For many startup founders, it's Silicon Valley or bust. The Valley is believed to provide the best access to funding, talent and networks.

But not everyone drinks the Silicon Valley Kool-Aid. Other regions and cities have been emerging as startup hubs and centers for innovation.

Take Chicago, for example. It boasts a fast-growing and robust startup community. Some say it's the "get-shit-done, no-nonsense" culture of leadership. Others point to the diversity of industries and pool of top talent. Now here's another reason why founders might consider putting roots down in the Windy City: The chances for profitability are far higher.

This fact comes from a recently released report from Hyde Park Angels, the largest and most active angel investing group in the Midwest. HPA gathered data from Pitchbook, the U.S. Census, the Bureau of Economic Analysis and the Illinois Venture Capital Association to analyze the ecosystem of venture capital in Midwestern states. Here are a few other key insights from the report.

Investors are seeing huge returns

Chicago is more than a thriving city for startup founders. Many startup investors are making bank, too. Based on how the data has been trending over the past five years, it's wise to invest in Chicago-based companies. Because this city tends to generate big returns. Successful exits have included Chicago unicorns Grubhub, Gogo, Extenet, Cleversafe and Fieldglass.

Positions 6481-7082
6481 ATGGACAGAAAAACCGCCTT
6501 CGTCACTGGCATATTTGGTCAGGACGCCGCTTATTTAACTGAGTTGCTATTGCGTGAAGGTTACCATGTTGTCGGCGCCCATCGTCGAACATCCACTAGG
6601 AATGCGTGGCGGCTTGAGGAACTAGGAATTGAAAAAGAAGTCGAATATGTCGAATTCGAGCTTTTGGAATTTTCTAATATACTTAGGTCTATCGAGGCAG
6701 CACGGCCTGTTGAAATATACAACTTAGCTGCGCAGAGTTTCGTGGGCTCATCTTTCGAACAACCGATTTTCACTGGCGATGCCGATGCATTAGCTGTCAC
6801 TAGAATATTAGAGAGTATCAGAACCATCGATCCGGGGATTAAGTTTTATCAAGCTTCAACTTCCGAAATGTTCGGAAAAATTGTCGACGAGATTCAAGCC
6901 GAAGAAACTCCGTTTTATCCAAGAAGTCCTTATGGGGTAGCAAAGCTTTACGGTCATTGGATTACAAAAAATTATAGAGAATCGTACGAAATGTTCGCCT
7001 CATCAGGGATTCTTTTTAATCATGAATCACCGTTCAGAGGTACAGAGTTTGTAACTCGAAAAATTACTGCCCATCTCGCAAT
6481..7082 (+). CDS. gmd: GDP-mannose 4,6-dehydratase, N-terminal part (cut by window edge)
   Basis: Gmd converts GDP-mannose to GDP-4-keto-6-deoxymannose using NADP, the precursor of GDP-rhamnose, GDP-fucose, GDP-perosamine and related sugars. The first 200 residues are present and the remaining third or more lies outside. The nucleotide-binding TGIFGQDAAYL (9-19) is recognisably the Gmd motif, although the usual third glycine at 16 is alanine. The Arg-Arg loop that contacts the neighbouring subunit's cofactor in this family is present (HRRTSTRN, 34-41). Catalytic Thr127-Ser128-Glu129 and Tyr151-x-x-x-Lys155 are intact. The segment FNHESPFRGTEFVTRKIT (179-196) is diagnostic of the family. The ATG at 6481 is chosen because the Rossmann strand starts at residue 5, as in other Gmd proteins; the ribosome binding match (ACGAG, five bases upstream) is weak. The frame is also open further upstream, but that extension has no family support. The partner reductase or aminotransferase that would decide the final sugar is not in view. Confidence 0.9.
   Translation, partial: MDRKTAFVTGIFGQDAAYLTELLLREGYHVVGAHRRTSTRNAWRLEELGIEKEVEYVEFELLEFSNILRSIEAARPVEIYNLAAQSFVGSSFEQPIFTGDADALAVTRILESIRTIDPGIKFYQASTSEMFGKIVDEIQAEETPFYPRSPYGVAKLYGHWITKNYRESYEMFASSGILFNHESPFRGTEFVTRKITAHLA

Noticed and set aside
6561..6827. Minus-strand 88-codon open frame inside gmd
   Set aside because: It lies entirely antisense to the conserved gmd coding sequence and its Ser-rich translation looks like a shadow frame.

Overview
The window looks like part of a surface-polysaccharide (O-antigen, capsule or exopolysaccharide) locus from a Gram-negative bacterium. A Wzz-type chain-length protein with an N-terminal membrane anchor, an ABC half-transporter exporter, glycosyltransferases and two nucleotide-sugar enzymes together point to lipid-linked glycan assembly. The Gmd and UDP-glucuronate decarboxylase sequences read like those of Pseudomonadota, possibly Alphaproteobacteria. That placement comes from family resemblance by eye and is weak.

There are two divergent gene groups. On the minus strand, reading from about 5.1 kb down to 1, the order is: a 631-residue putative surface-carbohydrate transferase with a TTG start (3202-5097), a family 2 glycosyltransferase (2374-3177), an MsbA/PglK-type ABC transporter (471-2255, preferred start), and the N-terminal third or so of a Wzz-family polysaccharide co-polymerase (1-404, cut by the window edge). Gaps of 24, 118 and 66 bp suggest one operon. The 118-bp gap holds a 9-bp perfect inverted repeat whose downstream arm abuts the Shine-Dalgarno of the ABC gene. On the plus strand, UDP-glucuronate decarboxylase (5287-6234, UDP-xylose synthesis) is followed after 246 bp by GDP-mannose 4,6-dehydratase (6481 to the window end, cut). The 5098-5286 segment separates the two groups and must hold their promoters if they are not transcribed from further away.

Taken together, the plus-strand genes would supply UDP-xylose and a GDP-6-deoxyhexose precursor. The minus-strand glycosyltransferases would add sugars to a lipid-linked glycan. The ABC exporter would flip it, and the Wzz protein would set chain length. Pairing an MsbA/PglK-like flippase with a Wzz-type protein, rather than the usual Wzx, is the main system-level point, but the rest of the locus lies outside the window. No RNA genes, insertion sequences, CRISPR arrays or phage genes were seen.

The report included data from last year's PitchBook analysis, which looked at successful exits in cities around the country for companies with $500,00 or more in venture capital funding. When compared side-by-side with the number of exits companies in New York, the Bay Area and others, Chicago companies produced the most exits that generated 10x return on investment.

Chicago startups are 1.5x more likely to generate a 10x return for investors than any other city in the United States.

Chicago vs. other cities

The report compared the combined total of several city's top 10 exits over the last five years. In Chicago, the top exits totaled $10.7 billion. Seattle's top 10 generated $8.4 billion. Boston was $8.5 billion. Los Angeles was $9.3 billion.

Chicago came out nearly neck-and-neck with New York City, whose top 10 exits have totaled $10.8. Even though the population in New York City is far greater, Chicago exits were about the same.

Runway stretches further

Overhead can be the ultimate profitability killer. Payroll and rent are big expenses no matter where you operate. Those operating costs are far more expensive in most major cities than they in Chicago. It costs 21 percent more to operate in Boston and 25 percent more in New York, CBRE data found.

In New York, it'll cost you a whopping 42 percent more to operate. To stretch your runway further, it's in your best interest to do your startup in a more affordable city.

Does data like this mean Silicon Valley is losing its edge? Not necessarily. It's still a wildly profitable place. But this data does prove that entrepreneurs need not plant their startups in the Bay Area to be successful. If more founders continue to establish ventures in other cities -- and if those ventures continue to do well -- the potential to knock Silicon Valley down a few pegs will only grow.